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Computer Care: Shutting down unneeded services can speed you up
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Microsoft has processes called services that assist the operating system and provide support to many applications. These services start automatically when Windows boots up and continue to run quietly in the background.

The thing is, they suck up system resources and there are many that you may not need. By terminating some superfluous services, you’ll speed up your computer considerably.

We’ll discuss turning some of them off, but realize that everybody’s system is different. What I may be able to disable, your computer may need. If you deactivate the wrong service, you’ll soon discover something in Windows won’t work any more.

The good news is that nothing is permanent. You can easily reactivate a service with a mouse click. I have 140 services running on my computer. Yours probably differs.

This list is not exhaustive by any means. You may find other services you don’t need. A word of caution: Don’t change too many at a time just in case your system has adverse reactions. This way you won’t have to hunt for the culprit and can just toggle a setting should something not function.

Before you start, create a restore point (Programs to Accessories to System Tools and System Restore) should something go wrong.
Go to the services area by clicking the Start button and in Run, type, services.msc and hit Enter. Under the Standard tab, you’ll see all the services, in alphabetical order, that run under Windows.

Double-click on each and a box will open to the General tab. Take the Alerter service, for example. When you open it, you’ll see a description of what it does, its startup type and its status. Mine is disabled and stopped.

You could alternatively put it on the Manual setting and stop it.

You don’t need Alerter. But to be certain, click the Dependencies tab at the top and see if anything in your system uses it. It deals with administrative alerts. If you use your computer at home, you won’t need it.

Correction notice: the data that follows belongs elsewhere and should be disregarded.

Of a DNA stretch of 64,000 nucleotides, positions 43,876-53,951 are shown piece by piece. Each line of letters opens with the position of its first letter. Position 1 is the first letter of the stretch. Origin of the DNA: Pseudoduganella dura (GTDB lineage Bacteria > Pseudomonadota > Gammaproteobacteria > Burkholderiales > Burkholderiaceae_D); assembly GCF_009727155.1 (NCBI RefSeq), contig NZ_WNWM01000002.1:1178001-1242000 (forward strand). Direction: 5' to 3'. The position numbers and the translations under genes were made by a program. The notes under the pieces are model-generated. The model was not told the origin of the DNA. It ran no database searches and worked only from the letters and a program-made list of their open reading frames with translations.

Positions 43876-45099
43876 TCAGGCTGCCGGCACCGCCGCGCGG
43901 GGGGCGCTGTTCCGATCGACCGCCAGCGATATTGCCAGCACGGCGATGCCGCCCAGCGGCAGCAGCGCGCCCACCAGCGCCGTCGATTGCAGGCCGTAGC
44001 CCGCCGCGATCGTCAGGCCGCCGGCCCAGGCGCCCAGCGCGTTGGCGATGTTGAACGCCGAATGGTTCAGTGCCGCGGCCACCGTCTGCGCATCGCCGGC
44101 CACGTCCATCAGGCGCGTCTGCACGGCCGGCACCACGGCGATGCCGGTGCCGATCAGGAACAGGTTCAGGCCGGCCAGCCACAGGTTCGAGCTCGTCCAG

The next one is Clip Book. If you don’t deal with remote computers, you won’t need this one either. You could also be rid of Fast User Switching if you have only one account set up on your computer.

Error Reporting is nothing but a nuisance. Turn it off, too.

If you don’t log on to Help and Support, that’s another one you don’t need.

Indexing can speed up a file search, but it does it at the expense of system speed. So if you don’t do many file searches, you can turn off Indexing and speed up your system. Keep it and turn it on if you do search for files.

Next, Messenger works with clients, servers and networks and can be turned off if you are a home user. It has nothing to do with Windows Messenger and won’t affect it.

Performance Logs and Alerts is another rarely used service and can be safely shut down.

Routing and Remote Access allows remote connections to your computer. If you don’t allow remote access, that’s another one you won’t need.

Server, for the most part, can be terminated. Keep it only if you are on a home network and share printers or files. Otherwise, it won’t be missed.

Smart Card Service controls access to, yes, smart cards. If you don’t use them, you won’t need it. The same goes for the Smart Card Helper Service.

The Telephony Service deals with IP-based voice connections and fax use. Unless you use a phone or fax through your computer, you won’t need it.

Telnet will allow a remote user to log on to your computer. If you don’t let outside help access your PC and take it over, shut it down.

UPS or Uninterruptible Power Supply can be turned off if you don’t have one of those battery devices hooked up to your computer.
Windows Image Acquisition deals with images related to cameras and scanners. If you use neither with your computer, you can disable it. If you use Windows Movie Maker though, keep it turned on.

Wireless Zero is a must only if you connect via a wireless network. If you’re hard wired with an Ethernet cable, you can disable this one.

This is not a conclusive list. Windows has dozens of services and everybody’s computer is configured differently.
So research what you are about to terminate. You may need it.

Don’t panic if something doesn’t work after you make changes. Keep track of what you disabled and re-enable them one at time until your functionality returns. Also remember the restoration point you created, (you did make one, didn’t you?) should you need it.

The handful of services that you are able to terminate will make a difference. It will free up enough system resources to boost the overall speed of your computer.

Arthur Glazer is a freelance writer and computer technician in Gainesville. His column appears biweekly. Arthur welcomes your computer questions and ideas for future columns.

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